Le calcium et le vin

Les vignes aussi ont besoin de calcium, et elles le partagent avec le consommateur humain par leur vin.  Un terrain riche en calcium, magnesium, potassium et sodium favorise le développement de la plante, ce qui expliqe comment un raisin peut contenir 14 mg de calcium. (Il contient 4 mg de vitamine C en moyenne.)

Plus de 20 mg de calcium peuvent être rajoutés à travers le traitement du vin.  S’il est filtré à travers de l’argile, il y en accumule plus, et à un vin trop acide, on met du carbonate de calcium. 

Somme toute, on retrouve 43 mg (entre 1-4% DV) de calcium dans un verre de vin.  C’est un peu près la moitié du contenu en calcium d’un verre d’eau minérale de la marque Gerolsteiner.  Et comme le vin ne contient aucune protéine, ce n’est pas conseillé de se verser une bouteille pour le dîner.  Dommage!


Forkaš, Ján, Technology and Biochemistry of Wine.  New York: Gordon and Breach Science Publishers, 1988.

Puckette, Madeline, https//

Haas, Jason,

Wine: Two parts healthy, two parts not-so-much?

Wine, Sorceress, changes an unexciting meal into communion, and draws, from the acid of imperfection, tannic philosophy and sweet laughter.  A glass of the liquid transforms defeat into graceful concession, partnership into romance.  With wine flows exchange, tolerance, largesse.

So wine drinkers believe, and so, to them, the news of its alleged cardioprotective and even cancer-fighting properties is well, not really news.

Yet, while two of red wine’s chemical ingredients, flavonoids and resveratrol, both polyphenols, seem likely to have positive effects on the cells of the human body, two of its other ingredients could cause damage.  Let’s take a good look and find out if we should have a daily glass of burgundy for our health, or make ourselves a nice berry tea, instead.

The parts of red wine that are considered beneficial are the flavonoids (associated with helping prevent the hardening of the arteries), and found in both red and white wine, and the resveratrol, found in red and purple grapes, blueberries, raspberries, and cranberries, and thus only in red wine.  Resveratrol seems to inhibit cancer growth through its interactions with certain enzymes that suppress tumors.

The problematic parts of red wine are the alcohol and the sugars.  Its alcohol (scientifically known as ethanol) also interacts with enzymes, but these interactions seem more likely to cause cancer, by contributing to lipid peroxidation, which “can cause damage to cell membranes, sometimes irreversible to the cell” (Markosi).

Sugar, in excess, causes harm as well, via the inflammatory effects of too much glucose on pathways in the cells (Peiró, Concepción, et al.).

So, seen under the microscope, red wine seems to have as many downsides to our physical health as upsides, and white wine, since it does not contain resveratrol and contains even more sugar than red, might be said to have less benefits.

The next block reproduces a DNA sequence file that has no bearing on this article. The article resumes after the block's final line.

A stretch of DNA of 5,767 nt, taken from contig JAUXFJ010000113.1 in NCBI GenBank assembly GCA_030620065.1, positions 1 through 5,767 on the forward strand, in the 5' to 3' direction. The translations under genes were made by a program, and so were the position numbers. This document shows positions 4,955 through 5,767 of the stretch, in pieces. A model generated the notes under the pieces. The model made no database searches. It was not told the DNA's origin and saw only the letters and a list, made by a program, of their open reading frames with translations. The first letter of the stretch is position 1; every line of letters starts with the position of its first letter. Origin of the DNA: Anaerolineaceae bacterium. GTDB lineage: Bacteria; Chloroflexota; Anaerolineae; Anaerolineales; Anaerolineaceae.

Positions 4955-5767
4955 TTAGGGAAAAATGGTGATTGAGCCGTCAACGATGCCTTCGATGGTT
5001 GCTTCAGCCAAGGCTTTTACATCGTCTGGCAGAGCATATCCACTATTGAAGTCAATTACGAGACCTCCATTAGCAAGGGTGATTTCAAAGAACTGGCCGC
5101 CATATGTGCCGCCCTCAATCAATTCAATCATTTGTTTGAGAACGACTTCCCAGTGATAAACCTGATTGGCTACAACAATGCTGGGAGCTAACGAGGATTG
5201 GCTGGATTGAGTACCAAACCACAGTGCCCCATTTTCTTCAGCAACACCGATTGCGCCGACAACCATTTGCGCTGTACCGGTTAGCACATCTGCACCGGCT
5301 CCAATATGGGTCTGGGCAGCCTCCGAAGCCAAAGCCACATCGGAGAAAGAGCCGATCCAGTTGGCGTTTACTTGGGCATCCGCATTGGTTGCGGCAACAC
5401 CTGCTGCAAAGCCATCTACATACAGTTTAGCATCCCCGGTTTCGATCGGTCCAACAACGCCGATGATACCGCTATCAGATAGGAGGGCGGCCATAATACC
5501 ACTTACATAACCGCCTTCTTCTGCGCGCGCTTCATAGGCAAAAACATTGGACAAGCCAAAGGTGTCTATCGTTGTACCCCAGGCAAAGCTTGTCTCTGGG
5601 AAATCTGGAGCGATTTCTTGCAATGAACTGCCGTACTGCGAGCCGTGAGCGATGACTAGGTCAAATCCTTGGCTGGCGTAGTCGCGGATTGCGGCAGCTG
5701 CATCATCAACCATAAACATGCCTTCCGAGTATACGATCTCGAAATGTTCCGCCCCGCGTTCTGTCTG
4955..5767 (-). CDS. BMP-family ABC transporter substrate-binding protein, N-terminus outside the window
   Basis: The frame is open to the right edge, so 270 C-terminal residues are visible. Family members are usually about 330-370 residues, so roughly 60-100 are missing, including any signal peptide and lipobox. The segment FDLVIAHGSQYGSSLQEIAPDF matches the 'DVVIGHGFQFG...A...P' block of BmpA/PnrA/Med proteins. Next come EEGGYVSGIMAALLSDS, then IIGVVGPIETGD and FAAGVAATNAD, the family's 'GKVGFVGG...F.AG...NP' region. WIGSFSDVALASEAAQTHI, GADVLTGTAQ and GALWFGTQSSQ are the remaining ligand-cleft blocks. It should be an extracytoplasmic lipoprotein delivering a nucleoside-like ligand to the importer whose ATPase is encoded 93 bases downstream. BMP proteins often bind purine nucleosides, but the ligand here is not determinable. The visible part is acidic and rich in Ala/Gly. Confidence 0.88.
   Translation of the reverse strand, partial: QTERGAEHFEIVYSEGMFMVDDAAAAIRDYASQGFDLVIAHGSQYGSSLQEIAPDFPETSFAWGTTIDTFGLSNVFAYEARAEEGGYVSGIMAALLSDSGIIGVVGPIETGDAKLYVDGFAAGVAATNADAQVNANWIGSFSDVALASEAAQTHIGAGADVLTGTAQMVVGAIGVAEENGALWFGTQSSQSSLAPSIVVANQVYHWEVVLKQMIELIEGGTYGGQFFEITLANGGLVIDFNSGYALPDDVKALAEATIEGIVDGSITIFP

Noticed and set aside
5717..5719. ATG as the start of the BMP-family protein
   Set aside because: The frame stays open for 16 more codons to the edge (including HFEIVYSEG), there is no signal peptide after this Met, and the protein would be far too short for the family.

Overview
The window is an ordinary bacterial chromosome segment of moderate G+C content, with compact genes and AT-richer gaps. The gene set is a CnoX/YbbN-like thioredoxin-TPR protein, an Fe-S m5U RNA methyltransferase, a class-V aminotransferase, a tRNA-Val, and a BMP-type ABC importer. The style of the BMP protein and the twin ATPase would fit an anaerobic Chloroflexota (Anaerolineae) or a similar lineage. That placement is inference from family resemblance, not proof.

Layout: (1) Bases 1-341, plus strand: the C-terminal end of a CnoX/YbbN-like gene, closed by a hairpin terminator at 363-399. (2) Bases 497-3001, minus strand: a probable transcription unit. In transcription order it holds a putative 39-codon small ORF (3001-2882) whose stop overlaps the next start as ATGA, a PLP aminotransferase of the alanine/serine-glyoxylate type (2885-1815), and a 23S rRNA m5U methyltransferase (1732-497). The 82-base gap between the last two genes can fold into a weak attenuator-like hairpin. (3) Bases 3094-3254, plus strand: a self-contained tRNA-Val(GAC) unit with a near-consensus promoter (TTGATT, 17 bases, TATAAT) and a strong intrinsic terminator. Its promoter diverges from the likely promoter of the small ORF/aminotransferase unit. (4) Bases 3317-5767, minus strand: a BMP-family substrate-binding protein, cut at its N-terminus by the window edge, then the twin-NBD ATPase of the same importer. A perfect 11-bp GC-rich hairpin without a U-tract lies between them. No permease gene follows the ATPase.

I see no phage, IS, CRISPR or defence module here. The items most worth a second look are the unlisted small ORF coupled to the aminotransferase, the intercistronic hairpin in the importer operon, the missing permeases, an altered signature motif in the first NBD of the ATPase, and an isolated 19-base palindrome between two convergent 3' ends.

But….what about wine’s effect on the psyche?  The mellow, relaxed, it’s all-been-done-before feeling that puts us in the mood to be together?  Can the health benefits of dealcoholized wine compensate for our absence of intoxication?  Can grape juice make a party out of an assembly?  Or a tea of red berries turn the two-step into a tango?

Should it?

Please leave a thought and/or a recommendation here!


Antioxidant: a substance capable of neutralizing oxygen free radicals, the highly active and damaging atoms and chemical groups produced by various disease processes, and by poisons.

Enzyme:  any of numerous complex proteins that are produced by living cells and catalyse specific biochemical reactions at body temperatures.

Flavonoids: a group of naturally occurring phenolic compounds, many of which are plant pigments. They are strong antioxidants in their natural state, but are poorly absorbed from the intestine.

Lipid: any of a group of naturally occurring fats or fat-like substances characterized by being insoluble in water but soluble in solvents such as chloroform or alcohol.

Polyphenols: a variety of aromatic compounds in plant foods that have multiple hydroxyl groups; they are generally considered to have beneficial antioxidant action.

Resveratrol: a stilbene and potent antioxidant

Wine: On average, wine is 86% water, 12% ethanol, 1% glycerol and polysaccharides or other trace elements, different types of acids 0.5%, and volatile compounds, 0.5 %


Markosi, Melissa, “Molecular Properties of Red Wine Compounds and Cardiometabolic  Benefits” in Nutritional and Metabolic Insights Vol. 9 U.S. National Library of Medicine National Institutes of Health.  08/02/2016

Peiró, Concepción, et al. “Inflammation, glucose, and vascular cell damage: the role of the pentose phosphate pathway.” Cardiovascular Diabetology 2016; 15:82, published online June 1st 2016, doi 10.1186/s12933-016-0397-2

Image: in  Sohaib Haseeb, Bryce Alexander, and Adrian Baranchuck “Wine and Cardiovascular Health: A Comprehensive Review” Circulation. 2017; 136:1434-1448.  DOI: 10.1161/CIRCULATIONAHA.117.030387


Sohaib Haseeb, Bryce Alexander, and Adrian Baranchuck “Wine and Cardiovascular Health: A Comprehensive Review” Circulation. 2017; 136:1434-1448.  DOI: 10.1161/CIRCULATIONAHA.117.030387

Lehman, Shereen, “Overview of Stilbenes in Plants” in Very Well Fit

Senior, Kathryn, “Molecular explanation for cancer-prevention properties of red wine.”  The Lancet Oncology, Vol. 3 No. 4, p. 200.  April 2002

Skerett, Patrick J. “Resveratrol- the hype continues,” Harvard Health Publishing  February 3, 2012